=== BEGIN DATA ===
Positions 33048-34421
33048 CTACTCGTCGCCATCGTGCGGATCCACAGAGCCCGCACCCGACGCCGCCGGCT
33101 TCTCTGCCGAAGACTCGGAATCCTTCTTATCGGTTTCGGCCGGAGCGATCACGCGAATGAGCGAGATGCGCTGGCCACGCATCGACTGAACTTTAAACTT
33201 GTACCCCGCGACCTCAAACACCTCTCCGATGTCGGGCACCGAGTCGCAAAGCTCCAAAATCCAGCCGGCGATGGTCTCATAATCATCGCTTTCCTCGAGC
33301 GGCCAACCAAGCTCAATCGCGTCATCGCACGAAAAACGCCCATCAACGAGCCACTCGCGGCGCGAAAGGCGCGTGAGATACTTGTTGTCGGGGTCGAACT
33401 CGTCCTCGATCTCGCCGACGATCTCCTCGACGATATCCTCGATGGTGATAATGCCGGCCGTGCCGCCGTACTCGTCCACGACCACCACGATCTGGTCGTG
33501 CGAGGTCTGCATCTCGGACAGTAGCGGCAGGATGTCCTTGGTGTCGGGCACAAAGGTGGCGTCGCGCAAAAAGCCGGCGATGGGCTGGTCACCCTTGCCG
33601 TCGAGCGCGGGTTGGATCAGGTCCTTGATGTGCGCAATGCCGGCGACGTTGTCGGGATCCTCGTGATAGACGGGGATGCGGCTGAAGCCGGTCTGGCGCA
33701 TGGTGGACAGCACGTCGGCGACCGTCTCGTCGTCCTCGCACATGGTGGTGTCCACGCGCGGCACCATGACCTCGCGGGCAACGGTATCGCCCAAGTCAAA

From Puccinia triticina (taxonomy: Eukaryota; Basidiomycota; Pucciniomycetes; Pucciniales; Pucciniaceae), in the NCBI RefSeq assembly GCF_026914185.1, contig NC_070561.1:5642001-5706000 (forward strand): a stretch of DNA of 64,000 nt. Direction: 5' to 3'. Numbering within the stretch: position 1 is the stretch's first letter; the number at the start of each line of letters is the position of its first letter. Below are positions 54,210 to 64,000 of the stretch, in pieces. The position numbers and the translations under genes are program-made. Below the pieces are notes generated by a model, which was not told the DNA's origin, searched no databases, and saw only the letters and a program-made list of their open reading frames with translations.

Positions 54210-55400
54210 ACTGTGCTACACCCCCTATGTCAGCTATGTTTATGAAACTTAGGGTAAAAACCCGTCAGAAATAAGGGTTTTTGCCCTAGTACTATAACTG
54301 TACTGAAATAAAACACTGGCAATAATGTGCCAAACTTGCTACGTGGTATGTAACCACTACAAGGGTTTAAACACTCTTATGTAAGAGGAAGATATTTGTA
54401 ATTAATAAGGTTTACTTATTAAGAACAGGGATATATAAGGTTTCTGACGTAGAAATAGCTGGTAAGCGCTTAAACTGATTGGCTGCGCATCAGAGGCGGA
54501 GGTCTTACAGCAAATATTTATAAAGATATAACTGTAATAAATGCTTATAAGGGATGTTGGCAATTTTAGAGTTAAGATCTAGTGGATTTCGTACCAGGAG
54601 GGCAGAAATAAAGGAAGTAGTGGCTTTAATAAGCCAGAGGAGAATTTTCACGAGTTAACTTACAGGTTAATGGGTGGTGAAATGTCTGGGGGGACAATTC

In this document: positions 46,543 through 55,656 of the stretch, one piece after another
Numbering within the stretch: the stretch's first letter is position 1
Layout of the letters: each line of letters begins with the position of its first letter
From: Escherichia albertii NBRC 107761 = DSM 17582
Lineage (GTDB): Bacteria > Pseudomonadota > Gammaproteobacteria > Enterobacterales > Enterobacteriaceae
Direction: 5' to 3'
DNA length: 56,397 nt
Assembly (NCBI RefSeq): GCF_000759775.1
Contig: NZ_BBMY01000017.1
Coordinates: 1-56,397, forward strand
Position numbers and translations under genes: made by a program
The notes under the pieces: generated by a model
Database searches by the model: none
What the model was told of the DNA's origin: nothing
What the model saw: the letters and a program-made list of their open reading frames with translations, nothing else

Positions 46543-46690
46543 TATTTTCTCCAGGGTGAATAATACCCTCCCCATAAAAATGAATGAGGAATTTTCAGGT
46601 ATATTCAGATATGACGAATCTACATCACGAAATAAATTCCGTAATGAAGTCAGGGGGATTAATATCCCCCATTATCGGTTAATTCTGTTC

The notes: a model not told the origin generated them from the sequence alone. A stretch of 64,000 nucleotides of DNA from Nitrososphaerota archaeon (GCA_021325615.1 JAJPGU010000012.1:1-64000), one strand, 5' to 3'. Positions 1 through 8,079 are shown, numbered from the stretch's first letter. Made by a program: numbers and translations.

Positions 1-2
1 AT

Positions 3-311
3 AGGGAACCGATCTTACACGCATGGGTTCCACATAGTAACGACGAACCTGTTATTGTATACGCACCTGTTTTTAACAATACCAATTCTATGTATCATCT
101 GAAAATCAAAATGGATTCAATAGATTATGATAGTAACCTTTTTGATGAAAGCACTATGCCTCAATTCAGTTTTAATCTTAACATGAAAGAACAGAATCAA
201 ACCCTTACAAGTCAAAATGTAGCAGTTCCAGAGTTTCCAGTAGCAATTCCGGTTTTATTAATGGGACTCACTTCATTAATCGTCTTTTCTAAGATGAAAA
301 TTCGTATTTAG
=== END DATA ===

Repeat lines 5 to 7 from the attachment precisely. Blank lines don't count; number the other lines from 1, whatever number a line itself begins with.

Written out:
33301 GGCCAACCAAGCTCAATCGCGTCATCGCACGAAAAACGCCCATCAACGAGCCACTCGCGGCGCGAAAGGCGCGTGAGATACTTGTTGTCGGGGTCGAACT
33401 CGTCCTCGATCTCGCCGACGATCTCCTCGACGATATCCTCGATGGTGATAATGCCGGCCGTGCCGCCGTACTCGTCCACGACCACCACGATCTGGTCGTG
33501 CGAGGTCTGCATCTCGGACAGTAGCGGCAGGATGTCCTTGGTGTCGGGCACAAAGGTGGCGTCGCGCAAAAAGCCGGCGATGGGCTGGTCACCCTTGCCG